You canna' change the laws of physics, cap'n
They seem to have rather quietly created a rather impressive service. For around £25/month for the lowest residential tariff you can get 20Mb/s down and 6Mb/s up.
It was easy to set up, in fact, after playing in the car park yesterday, today I simply plonked it on the gravel by the office and turned it on and it worked first time before I had even aligned it. A bit of tweaking got the SNR from 2 to 10dB, but it was that easy.
Plug a laptop in, download a file, and see and average over 20Mb/s transfer speed. Wow!
But, those damn physics police insist that you can't go faster than the speed of light, bugger. The round trip pings are around 700ms. Bear in mind that it includes switching delays and the up-link being in France (we think).
This is a problem. TCP does not do 20Mb/s over 700ms. Do the sums. It means 1.7MB of transmit buffer at the sender per TCP session. I checked, and the config on a typical linux box was 128kB. You can put it up, and use window scaling (TCP only does 64KB without it) but that would mean reconfiguring every server on the internet to which you wish to communicate.
The 700ms is a big issue. Consider the normal "go to a web page", which includes a DNS exchange, an initial SYN/SYN+ACK exchange, and then several stages of "slow start congestion window" on TCP to get to filling its tx buffers before hitting a limit of maybe 1.5Mb/s.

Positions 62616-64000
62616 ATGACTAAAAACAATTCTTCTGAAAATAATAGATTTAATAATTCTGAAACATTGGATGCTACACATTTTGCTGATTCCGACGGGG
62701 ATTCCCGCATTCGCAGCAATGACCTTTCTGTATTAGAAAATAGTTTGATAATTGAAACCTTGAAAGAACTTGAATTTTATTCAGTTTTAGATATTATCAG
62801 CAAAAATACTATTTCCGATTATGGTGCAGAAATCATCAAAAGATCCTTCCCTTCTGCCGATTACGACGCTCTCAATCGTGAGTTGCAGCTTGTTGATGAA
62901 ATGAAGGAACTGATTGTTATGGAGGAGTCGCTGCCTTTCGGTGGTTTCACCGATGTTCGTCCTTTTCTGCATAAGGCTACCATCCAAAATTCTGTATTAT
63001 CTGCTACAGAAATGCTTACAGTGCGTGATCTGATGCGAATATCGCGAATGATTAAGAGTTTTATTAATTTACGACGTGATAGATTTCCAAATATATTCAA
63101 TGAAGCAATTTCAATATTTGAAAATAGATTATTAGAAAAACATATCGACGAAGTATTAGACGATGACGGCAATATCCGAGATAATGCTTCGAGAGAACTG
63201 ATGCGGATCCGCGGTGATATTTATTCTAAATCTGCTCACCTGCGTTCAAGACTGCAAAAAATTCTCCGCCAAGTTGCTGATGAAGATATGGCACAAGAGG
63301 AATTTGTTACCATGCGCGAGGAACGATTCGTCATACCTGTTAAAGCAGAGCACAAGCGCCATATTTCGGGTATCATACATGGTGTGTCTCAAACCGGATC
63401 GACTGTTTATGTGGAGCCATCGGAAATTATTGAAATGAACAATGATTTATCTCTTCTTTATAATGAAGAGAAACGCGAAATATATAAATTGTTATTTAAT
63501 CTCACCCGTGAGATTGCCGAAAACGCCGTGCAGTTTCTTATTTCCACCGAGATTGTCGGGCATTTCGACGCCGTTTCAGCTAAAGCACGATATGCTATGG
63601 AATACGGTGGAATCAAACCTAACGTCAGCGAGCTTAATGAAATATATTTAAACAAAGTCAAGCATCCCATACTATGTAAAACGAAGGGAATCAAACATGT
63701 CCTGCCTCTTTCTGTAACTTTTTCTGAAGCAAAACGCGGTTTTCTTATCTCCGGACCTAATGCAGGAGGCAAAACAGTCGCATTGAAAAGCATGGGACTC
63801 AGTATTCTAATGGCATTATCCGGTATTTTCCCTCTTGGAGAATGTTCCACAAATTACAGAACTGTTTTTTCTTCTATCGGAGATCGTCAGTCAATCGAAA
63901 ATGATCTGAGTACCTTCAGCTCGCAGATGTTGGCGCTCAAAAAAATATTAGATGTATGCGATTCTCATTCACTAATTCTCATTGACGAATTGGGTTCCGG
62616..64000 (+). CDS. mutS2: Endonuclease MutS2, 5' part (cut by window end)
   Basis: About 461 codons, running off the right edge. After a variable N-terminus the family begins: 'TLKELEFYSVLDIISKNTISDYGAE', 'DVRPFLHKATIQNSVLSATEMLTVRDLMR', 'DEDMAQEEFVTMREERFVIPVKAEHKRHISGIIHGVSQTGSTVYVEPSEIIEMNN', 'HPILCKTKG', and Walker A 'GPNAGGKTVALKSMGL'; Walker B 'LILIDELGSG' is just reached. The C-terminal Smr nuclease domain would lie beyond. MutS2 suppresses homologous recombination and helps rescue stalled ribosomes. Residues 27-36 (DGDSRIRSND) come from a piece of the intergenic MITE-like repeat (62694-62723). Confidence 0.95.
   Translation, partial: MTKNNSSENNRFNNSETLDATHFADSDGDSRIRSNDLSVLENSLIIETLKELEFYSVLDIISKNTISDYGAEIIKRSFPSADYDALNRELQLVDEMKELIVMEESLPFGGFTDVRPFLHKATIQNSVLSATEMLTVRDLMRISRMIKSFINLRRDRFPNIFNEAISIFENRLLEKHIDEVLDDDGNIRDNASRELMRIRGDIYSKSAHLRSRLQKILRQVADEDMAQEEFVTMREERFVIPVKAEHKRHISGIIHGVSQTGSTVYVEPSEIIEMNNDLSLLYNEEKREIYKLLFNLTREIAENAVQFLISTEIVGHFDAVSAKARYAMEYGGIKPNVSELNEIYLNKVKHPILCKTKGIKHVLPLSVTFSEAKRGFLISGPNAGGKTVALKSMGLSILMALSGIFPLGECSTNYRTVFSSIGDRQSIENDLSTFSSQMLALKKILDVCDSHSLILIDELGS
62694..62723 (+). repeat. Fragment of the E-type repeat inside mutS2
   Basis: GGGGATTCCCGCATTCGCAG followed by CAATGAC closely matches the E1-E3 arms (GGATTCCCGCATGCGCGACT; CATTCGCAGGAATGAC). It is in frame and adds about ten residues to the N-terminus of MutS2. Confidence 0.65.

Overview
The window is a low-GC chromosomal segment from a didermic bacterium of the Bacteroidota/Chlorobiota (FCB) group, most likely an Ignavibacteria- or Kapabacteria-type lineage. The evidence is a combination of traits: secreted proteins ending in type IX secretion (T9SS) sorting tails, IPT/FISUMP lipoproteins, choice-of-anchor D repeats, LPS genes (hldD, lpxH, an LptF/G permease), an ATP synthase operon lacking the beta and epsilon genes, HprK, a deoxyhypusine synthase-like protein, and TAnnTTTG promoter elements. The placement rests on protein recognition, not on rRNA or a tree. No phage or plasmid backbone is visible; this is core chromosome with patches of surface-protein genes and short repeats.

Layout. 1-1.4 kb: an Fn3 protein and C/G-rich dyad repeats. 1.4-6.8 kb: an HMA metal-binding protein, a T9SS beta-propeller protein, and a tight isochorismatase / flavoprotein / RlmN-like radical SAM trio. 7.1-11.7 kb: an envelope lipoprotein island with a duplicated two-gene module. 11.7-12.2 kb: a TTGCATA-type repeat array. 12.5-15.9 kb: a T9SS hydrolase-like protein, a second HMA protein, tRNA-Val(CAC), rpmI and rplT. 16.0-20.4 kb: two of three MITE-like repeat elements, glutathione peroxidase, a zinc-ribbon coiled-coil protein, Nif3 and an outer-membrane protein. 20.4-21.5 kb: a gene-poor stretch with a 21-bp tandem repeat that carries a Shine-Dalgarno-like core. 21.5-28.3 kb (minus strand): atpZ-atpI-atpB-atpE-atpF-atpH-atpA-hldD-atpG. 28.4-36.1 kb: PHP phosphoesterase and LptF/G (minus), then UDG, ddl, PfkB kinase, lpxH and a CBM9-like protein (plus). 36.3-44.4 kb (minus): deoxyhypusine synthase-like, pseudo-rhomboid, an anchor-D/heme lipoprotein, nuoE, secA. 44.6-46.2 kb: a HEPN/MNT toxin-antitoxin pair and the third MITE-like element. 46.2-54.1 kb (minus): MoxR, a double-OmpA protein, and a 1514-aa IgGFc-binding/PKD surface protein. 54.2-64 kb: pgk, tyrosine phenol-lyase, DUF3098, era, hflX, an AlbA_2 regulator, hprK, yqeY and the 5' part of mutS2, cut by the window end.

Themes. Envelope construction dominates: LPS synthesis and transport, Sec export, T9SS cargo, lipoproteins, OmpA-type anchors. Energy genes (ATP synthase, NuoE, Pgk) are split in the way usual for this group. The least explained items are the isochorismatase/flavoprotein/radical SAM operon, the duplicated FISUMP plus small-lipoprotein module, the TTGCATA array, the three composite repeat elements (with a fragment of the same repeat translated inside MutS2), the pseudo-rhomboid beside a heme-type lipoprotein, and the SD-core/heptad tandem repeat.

So, the service must be doing something special. What you can do is fake the TCP session at both ends, telling the sending server that the packets have, in fact, arrived at the laptop, when they have not. You then send them (reliably) over the satellite link, with your own acks and retries somehow. It means buffering in the network, and is not very nice as the sender gets a false sense of security, but for most practical purposes that is not important. It allows the transmission over the high latency link to be managed in a different way that is fine tuned to allow for the high latency, presumably with selective resends and so on.
Of course, as soon as we get clever and tunnel traffic over the link, we lose that. Hence getting a little over a 1.4Mb/s transfer rates per session. We are being clever as we want to use a mobile and/or slow ADSL link to support the satellite by sending small packets (ACKs, DNS, etc) over the low latency link. This reduces the round trip latency which helps, but still does not solve the whole TCP window and startup issue.
So, next challenge, we have to make a system to do this TCP spoofing logic ourselves. Not a small project, but the rewards should be a stunning service with low latency interactive response time, but high throughput in the middle of nowhere... I'll post when we get the time to do this.
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Very nice indeed!ReplyDelete
I considered getting one of those systems for portable use a while back (like you, I can probably manage to point a dish in the right direction).